Wednesday, January 27, 2010
A President Stands
My frustration going into this evening was great.
As a liberal, as a thinking progressive, as a Democrat, and as an American, I was distraight to watch my party assume the most powerful position held by either side of the aisle in decades and then spend a year bickering and infighting amongst themselves while the crippling problems facing the American people continued to mount.
Between 2006 and 2008, the electorate handed the Democrats first both chambers of Congress, then the White House, and then a supermajority in the Senate that enabled the party to pursue whatever agenda it wished independent of Republican consultation, irrespective of conservative input.
Advocates of bipartisanship would protest such an approach, but the fact of the matter is that the American political system was carefully engineered to ensure that a single faction had to win extraordinary and sustained public support in order to attain the capability of going it alone.
When one bloc finds itself with the presidency, the House of Representatives, and sixty seats in the Senate, it has been empowered by the public to act and the public will expect the implementation of an agenda as dramatic as the trust they have vested in their leaders.
The Democratic Party has failed to provide this.
Instead of making desperately-needed headway on the issues that affect millions of their compatriots' lives on a daily basis, they have squabbled and argued and achieved nothing. A perfect example is the dilemma over healthcare reform, a mess for which the Republicans for once bear no blame.
Granted authority by the electorate to enact sweeping change, the Democrats instead quibbled over abortion coverage and allowed the wilful distortion by conservative groups concerning the nature of the public option to hold up passage of a vital bill. Meanwhile, forty-five million Americans continue to go without health insurance.
It was this spectacle, of a party with total control nonetheless unable to get anything done, that moved the voters to hand the Senate seat of the late Ted Kennedy, which had been held by Democrats since 1972, to the GOP.
I could express outrage or dismay over the move, over the measure of faith given to the very party that caused the financial collapse in the first place, but the harsh truth is that the Democrats deserved to lose. If they cannot achieve an agenda now they will never be able to, and a party that does not produce has no place in power.
The whole debacle of the last year seems to have opened at least one pair of eyes: that held by Barack Hussein Obama, who tonight delivered his second State of the Union Address in the face of the Massachusetts defeat and intense criticism from far-right conservatives across the nation.
The conventional media wisdom heading into tonight's speech painted Mr. Obama as a chastened leader, a man mindful of his headstrong mistakes who would backtrack from his ambitious agenda and veer to the center right from which America evidently must be governed.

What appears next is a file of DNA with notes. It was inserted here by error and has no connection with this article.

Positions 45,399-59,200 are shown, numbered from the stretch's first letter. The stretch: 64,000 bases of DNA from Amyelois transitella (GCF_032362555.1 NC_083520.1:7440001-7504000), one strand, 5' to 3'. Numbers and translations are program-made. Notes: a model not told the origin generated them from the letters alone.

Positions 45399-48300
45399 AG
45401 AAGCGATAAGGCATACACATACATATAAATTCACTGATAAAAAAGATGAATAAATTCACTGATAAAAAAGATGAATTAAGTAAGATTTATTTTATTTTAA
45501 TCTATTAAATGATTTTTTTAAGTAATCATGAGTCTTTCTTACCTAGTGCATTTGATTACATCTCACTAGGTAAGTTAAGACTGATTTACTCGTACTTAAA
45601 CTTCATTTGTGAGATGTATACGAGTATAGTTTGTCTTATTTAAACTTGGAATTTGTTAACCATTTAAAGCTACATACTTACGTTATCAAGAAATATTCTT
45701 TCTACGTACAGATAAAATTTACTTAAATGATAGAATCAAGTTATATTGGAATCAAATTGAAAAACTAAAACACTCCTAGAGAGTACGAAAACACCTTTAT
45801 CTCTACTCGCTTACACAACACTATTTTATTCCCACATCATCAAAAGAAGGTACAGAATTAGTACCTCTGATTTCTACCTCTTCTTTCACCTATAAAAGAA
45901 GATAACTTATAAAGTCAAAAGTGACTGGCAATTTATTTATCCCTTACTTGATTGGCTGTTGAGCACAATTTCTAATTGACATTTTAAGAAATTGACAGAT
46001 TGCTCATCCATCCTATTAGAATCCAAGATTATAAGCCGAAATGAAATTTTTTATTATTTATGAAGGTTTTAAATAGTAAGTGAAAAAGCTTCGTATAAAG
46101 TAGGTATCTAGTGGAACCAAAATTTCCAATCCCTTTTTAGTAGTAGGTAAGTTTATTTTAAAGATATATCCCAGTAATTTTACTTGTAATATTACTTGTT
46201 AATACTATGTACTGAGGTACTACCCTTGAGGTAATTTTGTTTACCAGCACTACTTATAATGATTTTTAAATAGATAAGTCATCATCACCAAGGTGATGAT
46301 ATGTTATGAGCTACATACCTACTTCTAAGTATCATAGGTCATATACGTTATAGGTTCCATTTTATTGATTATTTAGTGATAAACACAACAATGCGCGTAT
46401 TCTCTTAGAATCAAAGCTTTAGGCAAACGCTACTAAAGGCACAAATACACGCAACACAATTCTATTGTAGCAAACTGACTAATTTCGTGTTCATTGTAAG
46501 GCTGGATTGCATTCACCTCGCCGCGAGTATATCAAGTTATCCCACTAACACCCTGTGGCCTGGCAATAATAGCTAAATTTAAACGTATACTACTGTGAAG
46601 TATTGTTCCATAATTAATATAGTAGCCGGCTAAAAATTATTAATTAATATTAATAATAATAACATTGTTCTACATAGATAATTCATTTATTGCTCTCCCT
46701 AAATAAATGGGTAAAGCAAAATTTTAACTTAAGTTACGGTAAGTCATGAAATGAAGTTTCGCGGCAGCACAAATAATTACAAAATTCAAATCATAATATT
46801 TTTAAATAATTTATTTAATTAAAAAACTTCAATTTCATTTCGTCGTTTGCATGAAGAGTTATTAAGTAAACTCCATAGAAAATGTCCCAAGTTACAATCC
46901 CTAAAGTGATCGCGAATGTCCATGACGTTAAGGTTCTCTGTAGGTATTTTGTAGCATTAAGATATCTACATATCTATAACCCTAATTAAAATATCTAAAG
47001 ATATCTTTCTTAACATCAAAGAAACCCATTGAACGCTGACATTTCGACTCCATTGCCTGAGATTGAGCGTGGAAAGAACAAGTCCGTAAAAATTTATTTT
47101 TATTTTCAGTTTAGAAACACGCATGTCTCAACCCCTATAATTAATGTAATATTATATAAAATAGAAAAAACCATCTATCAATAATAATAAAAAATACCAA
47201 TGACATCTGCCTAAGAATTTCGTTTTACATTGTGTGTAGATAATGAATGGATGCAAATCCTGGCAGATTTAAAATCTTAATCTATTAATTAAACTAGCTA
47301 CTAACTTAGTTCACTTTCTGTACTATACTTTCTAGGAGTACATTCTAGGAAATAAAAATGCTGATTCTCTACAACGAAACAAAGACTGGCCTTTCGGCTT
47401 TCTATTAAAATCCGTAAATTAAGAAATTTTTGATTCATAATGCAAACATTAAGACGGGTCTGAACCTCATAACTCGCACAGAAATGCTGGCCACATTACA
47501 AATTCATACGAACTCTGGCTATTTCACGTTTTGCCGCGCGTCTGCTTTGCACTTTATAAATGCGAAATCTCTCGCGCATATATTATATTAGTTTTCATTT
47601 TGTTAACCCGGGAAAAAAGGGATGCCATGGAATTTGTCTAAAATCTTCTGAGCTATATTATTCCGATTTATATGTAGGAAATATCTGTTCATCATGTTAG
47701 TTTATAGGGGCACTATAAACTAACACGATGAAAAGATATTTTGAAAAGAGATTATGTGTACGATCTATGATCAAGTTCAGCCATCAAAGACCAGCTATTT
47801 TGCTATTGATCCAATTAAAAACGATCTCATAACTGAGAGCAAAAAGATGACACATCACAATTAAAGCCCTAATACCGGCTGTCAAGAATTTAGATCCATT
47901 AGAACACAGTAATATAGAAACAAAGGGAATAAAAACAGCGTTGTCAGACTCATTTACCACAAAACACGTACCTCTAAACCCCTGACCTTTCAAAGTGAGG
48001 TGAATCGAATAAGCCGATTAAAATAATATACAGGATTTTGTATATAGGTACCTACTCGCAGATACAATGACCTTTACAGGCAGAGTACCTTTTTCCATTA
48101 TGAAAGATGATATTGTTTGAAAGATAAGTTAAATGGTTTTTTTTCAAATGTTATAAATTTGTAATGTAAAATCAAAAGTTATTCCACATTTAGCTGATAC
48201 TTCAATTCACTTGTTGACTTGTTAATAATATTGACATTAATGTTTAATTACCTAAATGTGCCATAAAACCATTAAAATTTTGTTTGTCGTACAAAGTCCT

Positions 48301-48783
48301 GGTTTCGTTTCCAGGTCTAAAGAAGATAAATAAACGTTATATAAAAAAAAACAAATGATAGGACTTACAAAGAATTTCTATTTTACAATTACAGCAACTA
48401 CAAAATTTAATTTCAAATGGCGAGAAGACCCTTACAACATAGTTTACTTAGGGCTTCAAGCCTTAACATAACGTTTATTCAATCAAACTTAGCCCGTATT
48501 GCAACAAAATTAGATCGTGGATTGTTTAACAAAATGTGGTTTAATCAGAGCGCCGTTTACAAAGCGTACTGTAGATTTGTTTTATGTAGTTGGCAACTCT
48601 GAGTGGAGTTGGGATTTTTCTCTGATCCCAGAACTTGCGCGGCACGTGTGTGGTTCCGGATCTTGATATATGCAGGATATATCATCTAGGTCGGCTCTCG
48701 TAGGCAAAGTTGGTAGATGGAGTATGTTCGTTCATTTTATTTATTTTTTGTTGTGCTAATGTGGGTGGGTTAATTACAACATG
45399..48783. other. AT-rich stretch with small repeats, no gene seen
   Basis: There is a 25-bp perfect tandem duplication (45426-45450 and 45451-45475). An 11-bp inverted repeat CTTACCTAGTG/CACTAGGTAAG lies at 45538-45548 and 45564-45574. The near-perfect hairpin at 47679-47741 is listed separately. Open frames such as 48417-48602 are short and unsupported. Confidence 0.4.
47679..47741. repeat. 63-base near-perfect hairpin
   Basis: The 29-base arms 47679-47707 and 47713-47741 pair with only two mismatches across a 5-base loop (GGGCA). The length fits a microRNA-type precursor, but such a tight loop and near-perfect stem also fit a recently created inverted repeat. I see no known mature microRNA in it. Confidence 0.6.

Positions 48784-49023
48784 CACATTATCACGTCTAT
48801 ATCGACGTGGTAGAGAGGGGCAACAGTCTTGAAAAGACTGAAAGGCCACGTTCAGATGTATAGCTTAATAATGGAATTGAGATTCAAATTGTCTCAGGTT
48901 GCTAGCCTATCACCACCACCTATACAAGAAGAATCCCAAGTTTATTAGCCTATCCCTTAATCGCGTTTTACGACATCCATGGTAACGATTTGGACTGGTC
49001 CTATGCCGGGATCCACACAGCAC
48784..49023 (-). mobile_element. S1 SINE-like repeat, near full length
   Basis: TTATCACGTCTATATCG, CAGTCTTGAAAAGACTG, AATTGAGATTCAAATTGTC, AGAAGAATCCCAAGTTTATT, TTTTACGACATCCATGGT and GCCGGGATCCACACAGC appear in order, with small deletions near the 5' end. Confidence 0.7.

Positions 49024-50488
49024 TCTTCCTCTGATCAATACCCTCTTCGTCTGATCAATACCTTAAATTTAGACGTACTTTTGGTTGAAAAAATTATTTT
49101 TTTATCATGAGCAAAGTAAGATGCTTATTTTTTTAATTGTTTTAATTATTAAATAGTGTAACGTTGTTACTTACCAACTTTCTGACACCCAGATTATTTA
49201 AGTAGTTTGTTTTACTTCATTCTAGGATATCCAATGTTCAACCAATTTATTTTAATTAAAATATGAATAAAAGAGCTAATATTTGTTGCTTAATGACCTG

The presentation that actually proceeded heralded to the country the arrival of a man strengthened by his defeats, emboldened by his enemies' advances, steeled to break his own ranks into shape, and more determined than ever to push the aggressive program that, though painful, is needed to ensure his nation's longterm wellbeing.
Tonight, for the first time really, Barack Obama stood as the President of the United States.
Far from being cowed into submission by the gains across the aisle, he seems to have realized what has been true all along: that weakness breeds contempt; that action must be decisive; that those who hold out for perfection will get nothing; and that even if he stops fighting, his ideological counterparts won't.
He finally gets it. He finally understands.
If the 2010 State of the Union is any indication, he is also dead-set that the Democratic Party will understand, too. He tackled the issues tonight like the Commander-in-Chief he is, only lacing with the rhetoric of old blunt declarations of what must be done and unflinching acknowledgement of what hasn't.
He gave recognition to the arguments of his opponents and then flattened them.
"The bank bailout was about as popular as a root canal," he said at one point. "But if we had allowed the meltdown of the financial system, millions more jobs would have been lost and millions more homes foreclosed on."
In a stroke of brilliance, he empathized with Americans' frustrations concerning his policies but then made the case, convincingly, that those policies were necessary.
He offered a pragmatic take on the energy crisis, as he had to, citing solar and hydro power but also nuclear and clean coal technology as potential sources for America's needs.
He held out the branch of compromise on the elimination of capital gains taxes for small businesses and drilling for off-shore oil, but was unyielding in demanding both a substantive health care reform bill and equal rights for women and gay Americans.
He managed the difficult task of presenting those items most sacred to the Left as instances of fundamental American values, and he made it very difficult for the Republicans to disagree with him, at least in front of their constituents.
This is a president who has come into his own.
As both a policy push and the start of a public relations overhaul, tonight was a resounding notification to both parties and to all Americans.
Democrats should be ready, and Republicans should be afraid. Liberal prospects look weak now, but with Barack Obama at the helm, a lot could change by November.